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Tell Your Family Story in a Private Book?

Frequently I have people sign up for my writing classes – both the classes on general fiction construction and historical fiction – because they want to tell the story of their grandmother's trek across the American prairie by covered wagon; or their grandfather’s disappearance in World War II Germany; or even their own story from the Summer of Love. In all of those instances, I am struck by the notion that these writers are hemmed in by facts as well as by their desire to paint their ancestors in a favorable light. This doesn’t necessarily make great fiction, especially when fiction requires that you sometimes bend the facts to serve a larger truth.

So I was particularly interested when William Novak, co-author of memoirs of Lee Iacocca, Magic Johnson, Nancy Reagan and others, wrote a recent article in the New York Times entitled “Writing Books Very Few Will Read” in which he described the not-often-discussed existence of a market for private/family-read-only memoirs. That is, he was recently contracted to write a memoir of a family patriarch under the stipulation that the memoir never be publicly published. In fact, the private memoir was a family tradition – the father of the patriarch had had one written, as had his father before him.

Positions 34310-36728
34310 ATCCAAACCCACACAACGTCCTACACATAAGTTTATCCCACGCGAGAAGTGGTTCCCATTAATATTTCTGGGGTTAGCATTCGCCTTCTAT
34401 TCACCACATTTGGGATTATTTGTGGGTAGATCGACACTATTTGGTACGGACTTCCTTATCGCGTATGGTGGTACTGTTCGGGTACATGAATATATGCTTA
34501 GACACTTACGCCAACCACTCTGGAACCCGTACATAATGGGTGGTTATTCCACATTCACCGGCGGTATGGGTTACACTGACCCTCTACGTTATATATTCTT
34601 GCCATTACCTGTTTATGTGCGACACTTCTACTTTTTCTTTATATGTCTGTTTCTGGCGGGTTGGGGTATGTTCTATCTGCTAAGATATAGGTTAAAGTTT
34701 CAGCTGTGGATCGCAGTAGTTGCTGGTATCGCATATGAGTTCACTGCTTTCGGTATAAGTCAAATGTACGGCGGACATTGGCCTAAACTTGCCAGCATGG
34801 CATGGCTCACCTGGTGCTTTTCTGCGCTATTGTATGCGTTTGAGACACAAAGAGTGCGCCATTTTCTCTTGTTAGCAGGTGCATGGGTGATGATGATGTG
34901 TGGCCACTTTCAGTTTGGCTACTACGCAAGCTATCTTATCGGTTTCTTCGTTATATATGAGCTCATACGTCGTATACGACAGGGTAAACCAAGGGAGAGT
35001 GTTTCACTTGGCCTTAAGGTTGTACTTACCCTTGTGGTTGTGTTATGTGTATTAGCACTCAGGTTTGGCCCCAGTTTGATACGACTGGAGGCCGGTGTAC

Even more interesting, though, were the differences between writing a private book for a family and a public book. First and foremost was his realization that commercial publishers “encourage the writer to pay special attention to the sordid elements of a life, because, let’s face it, scandal, crime, addiction and other human failings are more compelling to most readers.” In the private book, Novak says, the writer is free to “explore the qualities and actions that will inspire future generations.” This would definitely solve my students’ quandary of how to write a family story that is accurate and yet kind.

Novak also says that “another happy surprise was that private books don’t demand complete structural consistency.” He describes the process of being free to make the form fit the content rather than the other way around, and include a few pages of oral history, an annotated list, an edited conversation or other liberties that one cannot take in a commercial book.

I think my students will be quite relieved to hear all of this.


#JessWells, #WilliamNovak, #TheNewYorkTimes